“No pressure. Nobody really listens to podcasts,” creators Sarah Koenig and Julie Snyder assured themselves as they began recording early Serial episodes in Koenig’s basement.
Though both work as radio producers on the omnipresent This American Life, the respective reporter and editor duo had little to no expectations for their off-shoot endeavor. At their Binge-Worthy Journalism talk in Park City’s Eccles Center for the Performing Arts, Koenig noted, “We thought it would be great if we could get 300,000 downloads.” They may have undersold themselves slightly, as they reached that number about three days after release. By six weeks, they had over 5 million downloads, and are currently hovering around 264 million, having reached nearly every country in the world (other than North Korea and, strangely, Eritrea).
But how exactly did two public radio workers who had been doing unglamorous, thankless work for years end up Peabody Award winners for binge journalism—practically overnight? Koenig and Snyder took to the Park City stage to talk through the processes and experiences that came with creating an addictive audio phenomenon.
“A good idea can be easy,” said Snyder in regard to the notion of serialized radio. Koenig initially wanted to pursue a more in-depth take on a This American Life project she and Snyder had collaborated on called This Week, which examined stories that had happened in the seven days prior to the show. It wasn’t until she had to pitch the idea to Ira Glass that she realized that making a show which told one story week by week was the better idea.
There was no national search for a gripping story, as Koenig was already in love with Adnan Syed’s world—one of high schoolers, drugs, romance and murder. Koenig had been reporting on the story prior to the conceptualization of Serial, and it seemed natural to delve even deeper into the Baltimore-based mystery.
Koenig and Snyder used old-fashioned television tricks to breathe life into Serial, such as including “Previously on …” recaps at the beginning of episodes and portraying characters in a multi-dimensional way that felt incredibly visual and real for listeners. The pair says that they had to ask themselves whether it was ethical journalism having their audience respond to their work the same way they would other escapist entertainment (Breaking Bad, House of Cards, etc.) After all, Serial deals with real people who are subject to the implications of media attention.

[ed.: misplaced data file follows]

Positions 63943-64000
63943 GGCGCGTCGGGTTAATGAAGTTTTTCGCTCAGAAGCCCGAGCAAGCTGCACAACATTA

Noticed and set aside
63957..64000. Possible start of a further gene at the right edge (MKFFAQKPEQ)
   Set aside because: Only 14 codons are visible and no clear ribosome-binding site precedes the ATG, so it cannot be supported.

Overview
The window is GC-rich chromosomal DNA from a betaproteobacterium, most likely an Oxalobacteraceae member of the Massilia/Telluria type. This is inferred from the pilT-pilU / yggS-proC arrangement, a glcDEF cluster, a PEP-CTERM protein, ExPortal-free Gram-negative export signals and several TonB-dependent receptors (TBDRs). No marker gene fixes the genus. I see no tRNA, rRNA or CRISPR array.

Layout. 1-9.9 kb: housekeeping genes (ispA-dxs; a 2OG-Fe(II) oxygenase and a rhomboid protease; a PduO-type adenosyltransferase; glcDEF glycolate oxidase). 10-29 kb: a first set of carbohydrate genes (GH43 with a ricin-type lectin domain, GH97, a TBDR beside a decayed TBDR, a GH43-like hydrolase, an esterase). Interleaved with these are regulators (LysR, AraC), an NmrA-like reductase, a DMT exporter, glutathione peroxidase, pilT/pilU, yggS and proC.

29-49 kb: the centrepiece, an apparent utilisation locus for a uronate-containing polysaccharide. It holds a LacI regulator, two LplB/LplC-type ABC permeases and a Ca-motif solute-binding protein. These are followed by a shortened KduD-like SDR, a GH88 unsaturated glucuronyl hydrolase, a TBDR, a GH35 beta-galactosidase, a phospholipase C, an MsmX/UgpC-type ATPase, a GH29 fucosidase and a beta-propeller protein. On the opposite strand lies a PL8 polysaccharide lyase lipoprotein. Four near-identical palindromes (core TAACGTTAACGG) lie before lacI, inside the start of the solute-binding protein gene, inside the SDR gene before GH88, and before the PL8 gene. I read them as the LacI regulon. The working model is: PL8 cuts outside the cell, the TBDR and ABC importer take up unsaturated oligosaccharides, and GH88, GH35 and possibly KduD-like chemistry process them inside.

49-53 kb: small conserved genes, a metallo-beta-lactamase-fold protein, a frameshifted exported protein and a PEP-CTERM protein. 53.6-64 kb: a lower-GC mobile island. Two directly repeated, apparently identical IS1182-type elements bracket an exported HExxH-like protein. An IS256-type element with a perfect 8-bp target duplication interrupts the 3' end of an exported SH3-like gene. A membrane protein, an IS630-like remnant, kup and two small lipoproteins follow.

It wasn’t long before Serial hit the internet that Koenig and Snyder lost control of their careful work in many senses. As the show became caught in the crosshairs of pop culture, there was a “whodunnit” frenzy unfolding in comment sections worldwide. Reddit especially became obsessed, with thousands of message boards and topic threads constantly pulsing with theories and opinions. The Serial team did what they could to moderate inflammatory language in order to protect the privacy and safety of the subjects of their reporting, but it was difficult to keep up with the sheer volume of passionate fans around the globe.
Admitting uncertainty is one facet of the podcast that Koenig believes led to a worldwide fascination with the Syed case. Throughout the entirely of the show, Koenig was (sometimes frustratingly) honest about what she did and did not know about whether Syed was guilty. “I was trying to make a story that didn’t feel fake in any way,” she said.
Untraditional in terms of reporting, the relationship between Koenig and Syed wasn’t hidden under a clean narrative. With over 42 hours of recorded tape, their conversations ran the spectrum from psychological and emotional to light and flirtatious. As Koenig put it, they manipulated each other equally. Koenig was determined to get the truth, but above all, to get Syed to call back the next week. This was absolutely crucial to a show that relied on new facts each episode. On the other hand, Syed trusted Koenig deeply with his story, and was conscious of the fact that she could easily abuse his trust. She says of their time on the phone together, “It became a question of how well you can know someone.”
Perhaps the Serial team’s most significant realization through their journey was that the world is not composed of morons who are unwilling and unable to pay attention to a good story. “We do have the patience for journalism that takes time,” said Koenig.
Snyder added, “Truthful reporting can look a lot like art,” pointing out that artistry leads to intimacy, which leads to empathy. “It’s our job to reflect the world as it is.”